• WHEN Game viewing is good May to December, peaking in mid-winter when the driest conditions force animals to waterholes.
South Luangwa National Park, Zambia
• WHY Woodland, grassland and wetland merge into a mosaic of wildlife-rich habitats in Luangwa where, in a single day, you might see elephant foraging for wild mangoes, hippo clogging a bend in the river, and a leopard stalking puku in a woodland clearing.
• HOW South Luangwa is the home of the walking safari with several lodges offering multi-day trails linking rustic satellite camps — there’s no better way to track big game or wise up on bushlore.
• WHEN June to October. Access is more challenging during the rainy ‘emerald season’ (November to May) but this is a good time for birders and boat trips.
Mana Pools National Park, Zimbabwe
• WHY Seasonal pools lining the Zambezi waterfront and backed by terraces of acacia and mahogany woodland are a magnet to large herds of elephant and buffalo, along with abundant antelope and a range of predators, including lion and wild dog.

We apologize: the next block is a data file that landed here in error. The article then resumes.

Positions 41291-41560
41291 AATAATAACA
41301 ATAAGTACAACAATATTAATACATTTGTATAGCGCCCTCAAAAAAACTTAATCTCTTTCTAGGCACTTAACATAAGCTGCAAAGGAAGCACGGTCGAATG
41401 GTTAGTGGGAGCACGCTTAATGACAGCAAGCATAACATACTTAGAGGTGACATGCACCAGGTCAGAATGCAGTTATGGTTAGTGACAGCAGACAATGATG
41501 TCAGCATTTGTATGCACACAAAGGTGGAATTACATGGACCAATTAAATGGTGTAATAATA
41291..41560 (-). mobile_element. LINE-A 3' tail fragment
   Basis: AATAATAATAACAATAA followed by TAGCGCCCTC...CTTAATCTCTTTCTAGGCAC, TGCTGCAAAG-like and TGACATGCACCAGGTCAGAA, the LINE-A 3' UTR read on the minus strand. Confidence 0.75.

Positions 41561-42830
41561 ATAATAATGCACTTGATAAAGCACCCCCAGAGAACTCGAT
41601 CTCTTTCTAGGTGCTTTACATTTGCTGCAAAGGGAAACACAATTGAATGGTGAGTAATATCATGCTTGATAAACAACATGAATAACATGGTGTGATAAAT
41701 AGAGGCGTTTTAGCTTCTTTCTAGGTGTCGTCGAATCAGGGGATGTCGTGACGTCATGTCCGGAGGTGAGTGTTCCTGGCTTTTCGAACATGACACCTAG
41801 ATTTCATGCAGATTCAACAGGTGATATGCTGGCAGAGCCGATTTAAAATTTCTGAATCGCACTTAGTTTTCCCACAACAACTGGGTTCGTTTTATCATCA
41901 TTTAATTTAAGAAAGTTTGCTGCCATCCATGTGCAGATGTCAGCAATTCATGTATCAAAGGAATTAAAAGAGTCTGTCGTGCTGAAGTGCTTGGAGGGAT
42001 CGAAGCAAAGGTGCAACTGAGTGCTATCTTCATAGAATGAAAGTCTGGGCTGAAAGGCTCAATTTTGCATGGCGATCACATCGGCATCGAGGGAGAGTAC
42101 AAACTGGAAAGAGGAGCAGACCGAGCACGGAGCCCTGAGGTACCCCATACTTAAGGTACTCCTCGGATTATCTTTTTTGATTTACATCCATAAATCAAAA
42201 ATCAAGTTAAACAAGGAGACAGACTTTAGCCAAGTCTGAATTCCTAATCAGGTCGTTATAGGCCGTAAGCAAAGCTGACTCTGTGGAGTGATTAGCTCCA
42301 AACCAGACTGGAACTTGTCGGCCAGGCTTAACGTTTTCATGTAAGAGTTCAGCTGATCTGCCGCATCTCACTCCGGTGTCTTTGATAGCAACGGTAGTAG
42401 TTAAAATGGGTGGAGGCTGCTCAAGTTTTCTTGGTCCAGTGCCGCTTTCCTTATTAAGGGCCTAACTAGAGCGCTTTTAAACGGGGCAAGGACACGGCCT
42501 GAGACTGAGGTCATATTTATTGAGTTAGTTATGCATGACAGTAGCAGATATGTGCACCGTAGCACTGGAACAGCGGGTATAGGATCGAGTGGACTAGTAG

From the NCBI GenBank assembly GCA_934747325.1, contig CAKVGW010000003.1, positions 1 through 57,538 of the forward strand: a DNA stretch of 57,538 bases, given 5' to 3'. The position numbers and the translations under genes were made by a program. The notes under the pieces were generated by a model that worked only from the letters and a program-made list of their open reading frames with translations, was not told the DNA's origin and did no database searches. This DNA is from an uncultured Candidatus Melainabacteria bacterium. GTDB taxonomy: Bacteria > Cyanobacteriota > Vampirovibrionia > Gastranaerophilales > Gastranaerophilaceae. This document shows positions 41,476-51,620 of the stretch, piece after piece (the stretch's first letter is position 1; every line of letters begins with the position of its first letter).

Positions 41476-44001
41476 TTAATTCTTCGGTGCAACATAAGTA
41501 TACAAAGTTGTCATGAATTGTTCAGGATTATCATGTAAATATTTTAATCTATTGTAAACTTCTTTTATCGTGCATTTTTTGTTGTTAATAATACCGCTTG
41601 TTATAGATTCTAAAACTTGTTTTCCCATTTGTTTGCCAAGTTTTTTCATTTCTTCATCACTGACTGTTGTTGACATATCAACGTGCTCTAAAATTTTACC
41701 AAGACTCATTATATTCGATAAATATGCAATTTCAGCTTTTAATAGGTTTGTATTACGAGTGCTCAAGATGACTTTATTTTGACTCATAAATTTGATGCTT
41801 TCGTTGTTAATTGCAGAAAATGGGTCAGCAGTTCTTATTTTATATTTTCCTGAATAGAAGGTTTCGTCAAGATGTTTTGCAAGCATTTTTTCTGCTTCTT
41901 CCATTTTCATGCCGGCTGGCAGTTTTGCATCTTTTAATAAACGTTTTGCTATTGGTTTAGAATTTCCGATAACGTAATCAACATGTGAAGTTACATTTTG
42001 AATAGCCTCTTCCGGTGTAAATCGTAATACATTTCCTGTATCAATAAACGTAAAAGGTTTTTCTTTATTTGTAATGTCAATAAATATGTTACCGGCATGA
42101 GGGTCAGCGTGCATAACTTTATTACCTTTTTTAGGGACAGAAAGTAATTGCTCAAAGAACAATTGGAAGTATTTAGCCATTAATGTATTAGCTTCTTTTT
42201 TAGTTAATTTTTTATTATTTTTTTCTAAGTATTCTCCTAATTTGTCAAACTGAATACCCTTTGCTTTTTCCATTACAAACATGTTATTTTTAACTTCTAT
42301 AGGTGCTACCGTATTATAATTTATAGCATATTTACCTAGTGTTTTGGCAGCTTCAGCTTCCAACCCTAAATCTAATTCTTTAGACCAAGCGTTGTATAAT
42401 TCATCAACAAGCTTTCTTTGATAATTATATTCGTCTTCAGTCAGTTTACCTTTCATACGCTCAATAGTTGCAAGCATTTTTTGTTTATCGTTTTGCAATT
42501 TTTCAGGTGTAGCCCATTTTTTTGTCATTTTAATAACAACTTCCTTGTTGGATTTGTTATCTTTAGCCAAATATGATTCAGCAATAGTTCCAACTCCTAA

• HOW Mana Pools is a superb location for canoeing and walking safaris.
• WHEN Dry season (June to October) is the best time to see big game lured to riverine areas in search of water.
Best of the rest
2 Amboseli National Park, Kenya: Iconic scenes of elephant against a backdrop of Kilimanjaro.
3 Bangweulu Wetlands, Zambia: Splashtime for 30,000 endemic black lechwe, plus the
4 Berenty Private Reserve, Madagascar: Natural stage for the ‘dancing’ Verreaux’s sifaka.
5 Bwindi Impenetrable National Park, Uganda: Riotous rainforest retreat for mountain gorillas.
6 Zambezi Region, Namibia: Verdant panhandle with hippo, buffalo, elephant and birds galore, formerly known as the Caprivi Strip.
7 Chobe National Park, Botswana: Prime spot for big game and pachyderms.
8 Damaraland, Namibia: Dusty realm of the desert elephant and black rhino.
9 Gombe Stream National Park, Tanzania: Jane Goodall’s chimpanzee research site.
10 Gonarezhou National Park, Zimbabwe: Red sandstone cliffs loom over quintessential big-game country.
11 Hwange National Park, Zimbabwe: Stronghold for wild dog, elephant, brown hyena and sable.
12 Kafue National Park, Zambia: Vast reserve with its own ‘mini Serengeti’ — the Busanga Plains.
13 Kasanka National Park, Zambia: Marshy refuge for a million migrating straw-coloured fruit bats.
14 Katavi National Park, Tanzania: Remote big-game country with large herds of zebra and buffalo.
15 Kgalagadi Transfrontier Park, South Africa and Botswana: Kingdom of Kalahari black-maned lion.
16 Kidepo National Park, Uganda: Rugged, far-flung savannah, home to elephant, lion and cheetah.
17 Laikipia, Kenya: Community-run ranches and conservancies providing sanctuary to rhinos.